Unemployment ticking the rate cut box may be just a matter of time too.
The recently released March jobs figures did show unemployment ticking up a notch.
Perhaps that was just statistical noise, but the key point is unemployment cannot seem to get much under 5 per cent, as long as population growth is strong and the participation rate is high. That means wages are unlikely to rise much any time soon either.
Cyclical jobs disappearing
Keeping in mind the RBA’s conditions for a rate cut, as well as the tensions between employment and GDP growth, Westpac has broken down employment by various industries.
It found the jobs growth has been supported by “non-cyclical” areas such as public administration, education and training, and health care and utilities.
Non-cyclical jobs as a proportion of the workforce have risen by 4 per cent to around 32 per cent over the past decade. Put another way, that’s an extra 510,000 jobs in terms of today’s workforce.
Importantly, the momentum is building, with the growth rate picking up in recent years. The opposite is true for cyclical jobs.
The cyclical group — including the big employers in construction, manufacturing, transport, finance and tourism — has seen its share shrink by 4 per cent.
“As noted by the RBA, overall momentum in the jobs market has held fairly steady over the last 18 months despite the slowdown in economic growth,” Westpac said.
“However, momentum in the ‘cyclical’ sectors has slowed markedly from 2.9 per cent in the six months to February 2018 to -0.4 per cent in the six months to February 2019.
“Our analysis points to a marked slowdown in jobs growth already being well underway in the cyclical sectors of the economy.”
That would mean the other condition for a cut is likely to be met.
Markets deliver mixed Easter message
Ahead of the Easter break, Wall Street ground higher while the global basket of stocks fell.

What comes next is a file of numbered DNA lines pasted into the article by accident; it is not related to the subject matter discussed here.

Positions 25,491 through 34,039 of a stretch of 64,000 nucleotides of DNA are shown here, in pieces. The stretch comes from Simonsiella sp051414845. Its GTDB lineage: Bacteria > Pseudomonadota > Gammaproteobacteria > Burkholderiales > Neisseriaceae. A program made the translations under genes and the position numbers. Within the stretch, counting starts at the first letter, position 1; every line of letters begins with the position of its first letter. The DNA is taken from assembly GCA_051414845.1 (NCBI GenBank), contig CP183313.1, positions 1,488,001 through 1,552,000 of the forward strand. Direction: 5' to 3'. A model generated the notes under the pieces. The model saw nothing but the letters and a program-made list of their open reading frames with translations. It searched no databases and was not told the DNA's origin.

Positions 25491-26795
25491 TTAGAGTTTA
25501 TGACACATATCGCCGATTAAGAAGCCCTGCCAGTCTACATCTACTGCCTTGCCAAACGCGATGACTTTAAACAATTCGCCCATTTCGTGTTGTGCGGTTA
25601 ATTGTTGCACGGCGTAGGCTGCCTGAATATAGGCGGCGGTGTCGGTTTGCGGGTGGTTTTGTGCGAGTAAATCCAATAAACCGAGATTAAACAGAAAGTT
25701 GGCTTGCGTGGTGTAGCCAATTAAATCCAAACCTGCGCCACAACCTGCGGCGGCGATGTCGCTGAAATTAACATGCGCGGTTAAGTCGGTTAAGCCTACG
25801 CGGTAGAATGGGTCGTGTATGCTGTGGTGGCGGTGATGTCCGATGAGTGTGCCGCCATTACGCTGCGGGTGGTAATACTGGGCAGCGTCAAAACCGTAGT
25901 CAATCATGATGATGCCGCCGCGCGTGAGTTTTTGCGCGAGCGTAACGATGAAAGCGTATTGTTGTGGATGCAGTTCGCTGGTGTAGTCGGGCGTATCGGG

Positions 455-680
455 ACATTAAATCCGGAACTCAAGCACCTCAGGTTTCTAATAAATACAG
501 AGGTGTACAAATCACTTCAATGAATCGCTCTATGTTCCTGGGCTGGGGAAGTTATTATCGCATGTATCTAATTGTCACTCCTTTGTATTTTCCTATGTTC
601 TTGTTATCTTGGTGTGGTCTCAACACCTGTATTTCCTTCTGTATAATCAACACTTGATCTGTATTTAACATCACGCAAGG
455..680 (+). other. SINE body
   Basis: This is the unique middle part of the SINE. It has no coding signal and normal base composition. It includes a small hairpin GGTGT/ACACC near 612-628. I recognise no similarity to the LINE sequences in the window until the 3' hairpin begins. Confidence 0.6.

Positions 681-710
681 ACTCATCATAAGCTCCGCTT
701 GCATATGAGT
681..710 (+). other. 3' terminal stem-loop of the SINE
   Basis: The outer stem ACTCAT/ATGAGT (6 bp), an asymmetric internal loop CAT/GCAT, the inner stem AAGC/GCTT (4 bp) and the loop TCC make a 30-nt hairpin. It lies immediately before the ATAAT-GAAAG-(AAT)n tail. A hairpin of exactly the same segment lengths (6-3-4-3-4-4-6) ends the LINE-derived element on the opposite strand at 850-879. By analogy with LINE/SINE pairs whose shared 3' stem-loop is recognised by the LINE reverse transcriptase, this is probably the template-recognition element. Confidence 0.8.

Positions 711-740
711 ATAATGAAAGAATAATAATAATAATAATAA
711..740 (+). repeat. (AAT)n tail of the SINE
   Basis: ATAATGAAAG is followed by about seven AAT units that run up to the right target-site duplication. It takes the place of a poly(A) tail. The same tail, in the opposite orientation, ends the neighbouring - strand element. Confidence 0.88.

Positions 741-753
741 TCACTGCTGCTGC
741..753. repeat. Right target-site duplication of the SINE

The S&P500 was buoyed by strong retail sales and to an extent a tailwind from much better than expected Chinese data.
Europe was a bit more introspective, with another batch of weak German and French manufacturing surveys weighing on sentiment.
Before dashing off for their break, futures traders bid up the ASX, which should see a positive start to another short week’s work.
Markets on Thursday’s close:
- ASX SPI 200 futures +0.4PC at 6,236, ASX 200 (Friday’s close) flat at 6,260
- AUD: 71.5 US cents, 63.5 euro cents, 55.9 British pence, 80.0 Japanese yen, $NZ1.07
- US: Dow Jones +0.4pc at 26,560, S&P500 +0.2pc at 2,905, NASDAQ flatc at 7,998
- Europe: FTSE -0.2pc at 7,460, DAX +0.6pc at 12,222, EuroStoxx50 flat at 3,499
- Commodities: Brent oil flat at $US71.97/barrel, Gold +0.1pc at $US1,275/ounce, Iron ore $US92.96/tonne
The big driver in sentiment this week will be a deluge of profits from some of the US’s biggest and most important companies.
Facebook, Amazon, Coca Cola, Microsoft and Exxon Mobil are just four of 155 companies — representing $US9 trillion in value, or more than a third of the index — reporting this week.
It’s not looking promising. Refinitiv data shows analysts expect profits to be down 1.7 per cent — the first year-over-year earnings decline since 2016.
“The focus is going to continue to be on earnings and what the message is and so far the message hasn’t been that great,” Butcher Joseph Asset Management’s chief Ken Polcari told Reuters.
“If they continue to be what they are, these kinds of lacklustre reports, the market is going to get exhausted and it is going to back off. It is going to be an important week just for direction.”
The key economic data is dropped at the end of the week, with an expectation US GDP growth over the year has slowed from a pedestrian 2.2 per cent to a rather lame 1.8 per cent in the first quarter.
|Inflation||Headline inflation 0.2pc QoQ & 1.5pc YoY|
|Anzac Day||Public holiday|
|Import/Export prices||Q1: Solid 3.5pc rise in export prices, while imports up just 0.5pc|
|US: New home sales||Mar: Housing market has been getting softer|
|EU: Consumer confidence||Apr: Weak, but has steadied|
|US: House prices||Feb: Slowing|
|US: Durable goods orders||Mar: A proxy for business investment. Should rebound after Feb’s fall, but still soft|
|US: GDP||Q1: Likely to slow to 1.8pc YoY from 2.2pc in Q4 2018|